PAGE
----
Use this URL to cite or link to this record in EThOS: http://ethos.bl.uk/OrderDetails.do?uin=uk.bl.ethos.387218
Title: Flowering and growth of Calluna vulgaris (L.) Hull cultivars
Author: Dutton, Kirsty Jean
Awarding Body: University of Aberdeen
Current Institution: University of Aberdeen
Date of Award: 1991
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Abstract:
This thesis reports a study of the flowering response of heather, Calluna vulgaris (L.) Hull and of experimental procedures designed to modify the time of onset of that process, with particular reference to year-round production of the flowering plant, in line with recent expansion in the European and British pot plant industries. Microscopic apical examinations were employed throughout to identify and monitor development of floral primordia. Research concentrated on flowering responses to photoperiodic stimuli, provided by various lighting regimes, including fluorescent and tungsten sources, differing in spectral composition and irradiance intensities. Calluna clearly required long day lighting for both floral initiation and development. This response was shown to be influenced by temperature conditions, with higher temperatures promoting flowering. Various changing-temperature regimes were also investigated. Reduced-temperature storage of plants with floral buds was successfully employed as a method of delaying flowering time. Influences of cultivar and seasonal flowering type were also investigated. Results indicated that seasonal flowering sequences were maintained under artificial lighting conditions; so that later flowering types required longer periods of lighting. Evidence suggested a cultivar-dependent sensitivity to irradiance intensity. This information was incorporated in an evaluation of costs incurred during photoperiodic induction, and from this an economic protocol for production of flowering Calluna was compiled; commercial viability being an integral part of the overall study. The minimum plant size capable of floral induction was investigated and related to different modes of propagation; in both macro- and micro-propagated plants flowering occurred soon after root development. Seedlings, however, had to pass through a juvenile phase. The limited micropropagation study revealed that adventitious shoot production involved transitory tissue rejuvenation.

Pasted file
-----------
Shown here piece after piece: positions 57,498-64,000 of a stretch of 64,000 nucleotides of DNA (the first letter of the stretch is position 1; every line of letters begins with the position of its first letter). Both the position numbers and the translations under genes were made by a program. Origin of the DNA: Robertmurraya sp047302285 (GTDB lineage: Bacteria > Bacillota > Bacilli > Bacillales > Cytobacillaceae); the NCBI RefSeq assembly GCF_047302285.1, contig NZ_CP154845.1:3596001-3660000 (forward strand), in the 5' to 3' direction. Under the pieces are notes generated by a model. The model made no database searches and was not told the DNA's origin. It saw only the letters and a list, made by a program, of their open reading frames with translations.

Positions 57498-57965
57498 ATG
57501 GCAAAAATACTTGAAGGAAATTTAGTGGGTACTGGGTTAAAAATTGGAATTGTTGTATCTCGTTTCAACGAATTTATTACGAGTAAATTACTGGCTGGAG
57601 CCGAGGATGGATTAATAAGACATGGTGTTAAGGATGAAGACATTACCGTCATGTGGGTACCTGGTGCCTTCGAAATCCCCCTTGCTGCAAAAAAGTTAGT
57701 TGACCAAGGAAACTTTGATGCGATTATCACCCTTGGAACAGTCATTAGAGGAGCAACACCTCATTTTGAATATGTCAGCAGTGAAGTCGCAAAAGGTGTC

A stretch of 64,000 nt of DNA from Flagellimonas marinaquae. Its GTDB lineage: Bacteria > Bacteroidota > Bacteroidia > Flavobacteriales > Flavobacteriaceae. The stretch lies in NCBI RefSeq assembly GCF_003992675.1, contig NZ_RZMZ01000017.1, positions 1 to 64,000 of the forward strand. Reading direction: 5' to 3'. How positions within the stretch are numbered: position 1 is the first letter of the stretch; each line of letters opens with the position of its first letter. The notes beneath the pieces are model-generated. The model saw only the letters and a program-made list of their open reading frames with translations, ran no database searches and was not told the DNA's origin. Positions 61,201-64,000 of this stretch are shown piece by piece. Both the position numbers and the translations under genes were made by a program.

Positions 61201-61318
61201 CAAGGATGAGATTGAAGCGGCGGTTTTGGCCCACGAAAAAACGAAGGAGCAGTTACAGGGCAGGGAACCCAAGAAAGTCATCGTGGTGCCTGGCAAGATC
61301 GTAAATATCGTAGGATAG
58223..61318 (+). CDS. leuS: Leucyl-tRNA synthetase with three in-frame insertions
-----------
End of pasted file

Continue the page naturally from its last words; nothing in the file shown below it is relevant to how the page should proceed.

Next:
Supervisor: Not available Sponsor: Not available
Qualification Name: Thesis (Ph.D.) Qualification Level: Doctoral
EThOS ID: uk.bl.ethos.387218  DOI: Not available
Keywords: Heather propagation Botany Agronomy Plant diseases Horticulture
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